The Pittsburgh dance club Metropol started its techno night two years ago, and attendance since then has been steady - a few hundred people each Thursday.
"There are peaks and valleys, you know, through the different seasons, but we keep an update on all the music," says Metropol advertising and entertainment assistant Michelle Tucci. "We get a lot of really good underground stuff that nobody else in this cityis really playing. "
She isn't anticipating a surge in attendance anytime soon, despite all the hype.
"I think right now it's more niche-specific," she says. "I know in a lot of other cities, it's got better legs than it does here - the big cities, L.A., New York. "
Part of the problem, says Tucci, is air play.
"A lot of what I would consider electronic or techno music really hasn't hit the airwaves much here. I know there's, like, one little underground pirate station on the South Side that you can get on a really clear night, but as far as commercial radio is concerned, it hasn't really hit that market here, and a lot of people's tastes are driven by that. "
They've added some techno on Pittsburgh's commercial alternative outlet, WXDX-FM (105.9, the X). Both Chemical Brothers and Prodigy made it as far as regular rotation, and music director Lenny Diana points out that they've played cuts from Orb, Orbital, Spring Heel Jack and Daft Punk on specialty shows like "Edge of the X. "
"Whether this music really becomes mainstream, I don't know," Diana says. "I don't personally feel like there's a song that's come along yet that is just so amazing people are really going to click onto it. "
And when they play techno, the caller response isn't what you'd consider a rave.
"We asked people what they thought of the song," he says, "and the majority of the people just called up and said they didn't really care for it. "
From the beginning, techno primarily has been an instrumental medium. And yet, all but one of the radio hits have had vocals, from Prodigy actually singing (or sneering) on "Firestarter" to Chemical Brothers sampling Schooly D on "Block Rockin' Beats. " The lone exception has been the ambient single, "The Box," by Orbital.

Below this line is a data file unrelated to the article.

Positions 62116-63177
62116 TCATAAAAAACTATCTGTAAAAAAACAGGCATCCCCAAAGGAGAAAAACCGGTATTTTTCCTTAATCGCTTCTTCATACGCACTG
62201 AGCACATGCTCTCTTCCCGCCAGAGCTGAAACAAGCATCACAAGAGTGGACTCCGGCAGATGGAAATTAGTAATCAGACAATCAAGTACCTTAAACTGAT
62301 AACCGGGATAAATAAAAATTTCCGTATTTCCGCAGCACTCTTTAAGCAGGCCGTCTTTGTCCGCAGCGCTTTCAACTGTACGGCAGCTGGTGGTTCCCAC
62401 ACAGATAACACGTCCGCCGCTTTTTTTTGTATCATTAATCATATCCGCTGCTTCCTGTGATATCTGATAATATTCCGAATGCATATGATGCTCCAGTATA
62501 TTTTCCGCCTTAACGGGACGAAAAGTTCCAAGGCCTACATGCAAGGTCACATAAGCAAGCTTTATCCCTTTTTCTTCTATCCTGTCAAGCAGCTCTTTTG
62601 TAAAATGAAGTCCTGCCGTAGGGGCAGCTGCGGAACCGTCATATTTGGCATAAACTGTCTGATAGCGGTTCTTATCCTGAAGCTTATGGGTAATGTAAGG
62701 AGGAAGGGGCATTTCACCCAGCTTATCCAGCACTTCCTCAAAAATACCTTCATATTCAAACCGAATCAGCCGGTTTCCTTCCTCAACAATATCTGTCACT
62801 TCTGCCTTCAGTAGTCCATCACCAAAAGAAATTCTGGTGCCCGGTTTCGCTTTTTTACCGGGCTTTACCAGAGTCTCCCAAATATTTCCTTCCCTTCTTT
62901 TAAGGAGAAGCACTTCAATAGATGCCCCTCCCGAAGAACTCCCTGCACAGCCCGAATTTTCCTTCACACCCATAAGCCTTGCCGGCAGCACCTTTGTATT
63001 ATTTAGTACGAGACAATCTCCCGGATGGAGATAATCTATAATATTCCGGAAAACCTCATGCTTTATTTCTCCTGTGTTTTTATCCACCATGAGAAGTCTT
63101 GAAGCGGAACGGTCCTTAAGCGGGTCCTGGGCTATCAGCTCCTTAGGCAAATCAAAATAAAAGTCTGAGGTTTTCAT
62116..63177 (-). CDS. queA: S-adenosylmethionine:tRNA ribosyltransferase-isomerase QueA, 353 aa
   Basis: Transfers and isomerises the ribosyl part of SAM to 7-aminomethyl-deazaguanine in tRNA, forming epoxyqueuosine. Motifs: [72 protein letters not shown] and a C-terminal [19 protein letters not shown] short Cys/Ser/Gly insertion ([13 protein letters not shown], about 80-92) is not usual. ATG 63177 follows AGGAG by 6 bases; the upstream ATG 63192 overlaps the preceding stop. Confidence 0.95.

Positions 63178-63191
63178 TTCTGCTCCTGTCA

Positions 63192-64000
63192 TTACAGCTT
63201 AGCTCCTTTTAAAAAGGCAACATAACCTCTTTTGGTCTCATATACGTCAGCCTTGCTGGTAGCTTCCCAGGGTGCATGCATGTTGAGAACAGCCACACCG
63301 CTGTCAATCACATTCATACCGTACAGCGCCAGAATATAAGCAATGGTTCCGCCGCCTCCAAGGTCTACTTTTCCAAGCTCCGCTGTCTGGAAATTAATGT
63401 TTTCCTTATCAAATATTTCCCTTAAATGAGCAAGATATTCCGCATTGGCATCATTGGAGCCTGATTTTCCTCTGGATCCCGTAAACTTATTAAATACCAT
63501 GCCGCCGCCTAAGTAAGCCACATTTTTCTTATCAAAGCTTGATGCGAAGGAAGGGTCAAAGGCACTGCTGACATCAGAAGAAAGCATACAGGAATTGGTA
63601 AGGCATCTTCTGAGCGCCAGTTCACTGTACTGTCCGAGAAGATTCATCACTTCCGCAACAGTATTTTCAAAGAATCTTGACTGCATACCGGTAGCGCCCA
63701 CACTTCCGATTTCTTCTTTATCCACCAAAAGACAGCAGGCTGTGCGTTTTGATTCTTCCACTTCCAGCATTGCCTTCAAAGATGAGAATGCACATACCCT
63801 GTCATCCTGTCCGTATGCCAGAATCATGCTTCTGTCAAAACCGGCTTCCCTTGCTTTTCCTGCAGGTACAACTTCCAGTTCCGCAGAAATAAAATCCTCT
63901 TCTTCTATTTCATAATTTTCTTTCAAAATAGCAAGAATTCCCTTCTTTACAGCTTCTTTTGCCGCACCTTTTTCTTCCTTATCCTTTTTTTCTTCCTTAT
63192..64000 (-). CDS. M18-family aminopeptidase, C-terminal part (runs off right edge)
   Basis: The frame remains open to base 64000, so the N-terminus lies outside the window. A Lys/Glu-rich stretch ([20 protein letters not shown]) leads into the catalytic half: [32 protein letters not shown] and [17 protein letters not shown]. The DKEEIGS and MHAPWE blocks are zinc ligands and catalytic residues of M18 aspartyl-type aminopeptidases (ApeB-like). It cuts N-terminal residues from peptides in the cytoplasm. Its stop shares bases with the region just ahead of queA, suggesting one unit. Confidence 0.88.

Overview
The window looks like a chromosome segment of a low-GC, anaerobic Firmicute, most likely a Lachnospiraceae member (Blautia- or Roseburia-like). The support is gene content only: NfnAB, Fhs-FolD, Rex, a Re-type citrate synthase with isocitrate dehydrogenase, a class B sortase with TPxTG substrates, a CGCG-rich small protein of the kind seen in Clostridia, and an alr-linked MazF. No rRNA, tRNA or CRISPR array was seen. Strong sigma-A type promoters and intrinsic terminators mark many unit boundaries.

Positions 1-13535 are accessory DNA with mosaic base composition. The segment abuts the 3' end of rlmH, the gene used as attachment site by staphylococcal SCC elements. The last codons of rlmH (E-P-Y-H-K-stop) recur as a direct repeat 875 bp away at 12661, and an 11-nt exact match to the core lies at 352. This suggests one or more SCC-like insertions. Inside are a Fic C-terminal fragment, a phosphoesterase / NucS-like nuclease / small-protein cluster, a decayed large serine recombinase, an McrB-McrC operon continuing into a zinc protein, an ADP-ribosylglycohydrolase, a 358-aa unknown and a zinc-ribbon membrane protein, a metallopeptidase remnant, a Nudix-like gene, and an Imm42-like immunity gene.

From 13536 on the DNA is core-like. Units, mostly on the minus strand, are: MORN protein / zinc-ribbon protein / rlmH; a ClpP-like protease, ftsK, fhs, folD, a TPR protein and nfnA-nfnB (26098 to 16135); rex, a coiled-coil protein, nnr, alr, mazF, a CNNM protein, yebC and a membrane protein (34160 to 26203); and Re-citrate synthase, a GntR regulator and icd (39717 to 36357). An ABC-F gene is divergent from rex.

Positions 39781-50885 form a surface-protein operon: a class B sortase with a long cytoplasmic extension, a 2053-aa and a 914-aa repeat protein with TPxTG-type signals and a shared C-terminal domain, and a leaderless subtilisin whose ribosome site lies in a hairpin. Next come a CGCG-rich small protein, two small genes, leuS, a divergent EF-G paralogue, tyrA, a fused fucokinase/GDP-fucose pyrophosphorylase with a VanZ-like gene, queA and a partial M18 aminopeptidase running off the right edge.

One of the reasons so many insiders are pinning their hopes on Prodigy's Flint is the fact that a record like "Firestarter" doesn't necessarily call for a musical leap of faith on the part of the modern rock radio audience. In fact, it could pass for an old Public Image LTD single.
Chemical Brothers may be a more difficult sell.
But as Long says, "They'll do more for real electronica than Prodigy will, if only because they are two guys behind banks of machines, when they play live, and they retain the anonymous factor of a DJ, which is the heart and soul of dance music. "
National Record Mart's Artale is hoping the labels will learn from mistakes that were made in the wake of Nirvana's success.
"They signed too many bands," he says. "So yeah, a lot of bands fell by the wayside. And they did the worst thing you could do for any type of music - they chased the hit single. "
With techno, they may not be able to chase the hit single. Though Prodigy did go Top 40 with "Firestarter," it could be a while before labels and modern rock programmers figure out what makes a single a hit in this brave new electronic world.
And that only adds to the music's appeal for ravers.
"It's music that parents don't understand," says Long, "which is always a great thing. That's what Elvis was. That's what the Beatles were. Led Zeppelin. There's more anti-parental sentiment embodied in this music than in grunge. It's not angry; it's just music that people in their 40s or 50s don't understand. "